FEMA financial aid offsets the costs of firefighting

FEMA financial aid offsets the costs of firefighting

in potential disaster areas throughout country

The Federal Emergency Management Agency (FEMA) will partially reimburse the State of Washington for costs expended to fight the Barker Mountain fire in the northeastern part of the state. The decision to provide federal assistance came after FEMA’s forest fire advisors flew over the area.

This financial aid is part of the Disaster Relief Act of 1974 (Public Law 93-288, Section 417), which states that “The President is authorized to provide assistance, including grants, equipment, supplies, and personnel, to any state for the suppression of any fire on public or privately owned forest or grassland which threatens such destruction that would constitute a major disaster.” Simply stated, aid is given in situations resulting from a fire which, if left unattended, could become a disaster.

Each of the 50 states has established a floor cost, or an average cost expended for this type of firefighting. The figure, which is given to the U.S. Forest Service Cooperative Fire Protection Program, is arrived at by gathering the state’s wildland fire expenditures for a seven-year period, deleting the least expensive and most expensive years, and taking 5% of the average of the remaining five years. California has the highest floor cost for wildland firefighting, averaging $4,421,428; North Dakota has the lowest floor cost at $9,151, according to figures from FEMA. Washington State has a floor cost of $472,724.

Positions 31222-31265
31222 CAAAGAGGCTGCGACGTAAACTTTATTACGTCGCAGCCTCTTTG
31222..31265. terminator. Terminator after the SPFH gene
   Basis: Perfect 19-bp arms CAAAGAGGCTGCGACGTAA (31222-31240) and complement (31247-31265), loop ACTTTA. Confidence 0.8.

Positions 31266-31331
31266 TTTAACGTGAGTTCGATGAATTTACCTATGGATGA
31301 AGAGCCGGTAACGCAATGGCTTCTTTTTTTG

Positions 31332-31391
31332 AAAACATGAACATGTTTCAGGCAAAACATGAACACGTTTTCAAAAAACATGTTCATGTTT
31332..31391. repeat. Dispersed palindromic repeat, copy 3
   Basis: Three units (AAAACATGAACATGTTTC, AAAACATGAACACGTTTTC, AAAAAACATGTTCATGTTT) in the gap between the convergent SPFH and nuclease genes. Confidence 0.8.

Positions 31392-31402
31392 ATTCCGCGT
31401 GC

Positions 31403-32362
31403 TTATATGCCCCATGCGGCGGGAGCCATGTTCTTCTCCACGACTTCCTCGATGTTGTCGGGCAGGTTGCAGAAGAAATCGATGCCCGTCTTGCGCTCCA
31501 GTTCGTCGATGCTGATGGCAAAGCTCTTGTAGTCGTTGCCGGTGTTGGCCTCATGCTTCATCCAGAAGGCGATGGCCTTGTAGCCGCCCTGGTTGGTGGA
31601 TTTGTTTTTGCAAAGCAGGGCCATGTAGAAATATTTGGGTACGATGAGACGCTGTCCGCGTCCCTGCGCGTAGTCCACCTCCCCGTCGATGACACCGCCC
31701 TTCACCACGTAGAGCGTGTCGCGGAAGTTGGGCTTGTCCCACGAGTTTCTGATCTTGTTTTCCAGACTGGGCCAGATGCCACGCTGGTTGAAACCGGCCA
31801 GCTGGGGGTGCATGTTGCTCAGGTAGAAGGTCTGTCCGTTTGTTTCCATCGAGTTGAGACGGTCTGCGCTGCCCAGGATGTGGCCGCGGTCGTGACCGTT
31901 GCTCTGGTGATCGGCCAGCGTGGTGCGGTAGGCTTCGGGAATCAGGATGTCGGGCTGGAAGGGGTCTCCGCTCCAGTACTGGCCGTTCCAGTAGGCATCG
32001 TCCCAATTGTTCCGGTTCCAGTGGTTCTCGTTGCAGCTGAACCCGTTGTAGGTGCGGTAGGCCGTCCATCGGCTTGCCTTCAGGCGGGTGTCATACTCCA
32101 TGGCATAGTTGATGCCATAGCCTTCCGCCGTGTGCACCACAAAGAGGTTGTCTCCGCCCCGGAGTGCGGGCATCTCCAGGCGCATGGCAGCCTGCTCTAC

The Barker Mountain fire, which was touched off by lightning storms, began August 26; and by late September had been declared under control and mop-up operations were underway.

The fire destroyed about 32,000 acres of forest, farm, and grazing lands, as well as 10 homes, said a spokesman for the Loomis, WA, Fire Department, one of the more than 12 agencies involved in fighting the fire. Among the agencies and organizations that helped mitigate this incident were the U.S. Forest Service, Washington State Department of Natural Resources, and the Confederated Tribes (Indian agencies). Mutual aid also came from agencies in Minnesota, Utah, and Oregon.

Prior to the funding granted to the State of Washington, FEMA had allotted both financial as well as fire suppression aid to the State of California for some of the fires that ravaged that state early last summer. According to FEMA, there have been more wildland fires this year than there have been in the last five years.

Over the last two years, FEMA approved nine of the nineteen requests received for firefighting aid. The States of California, Florida, Montana, Oregon, South Dakota, and Washington were the recipients of FEMA aid.

No posts to display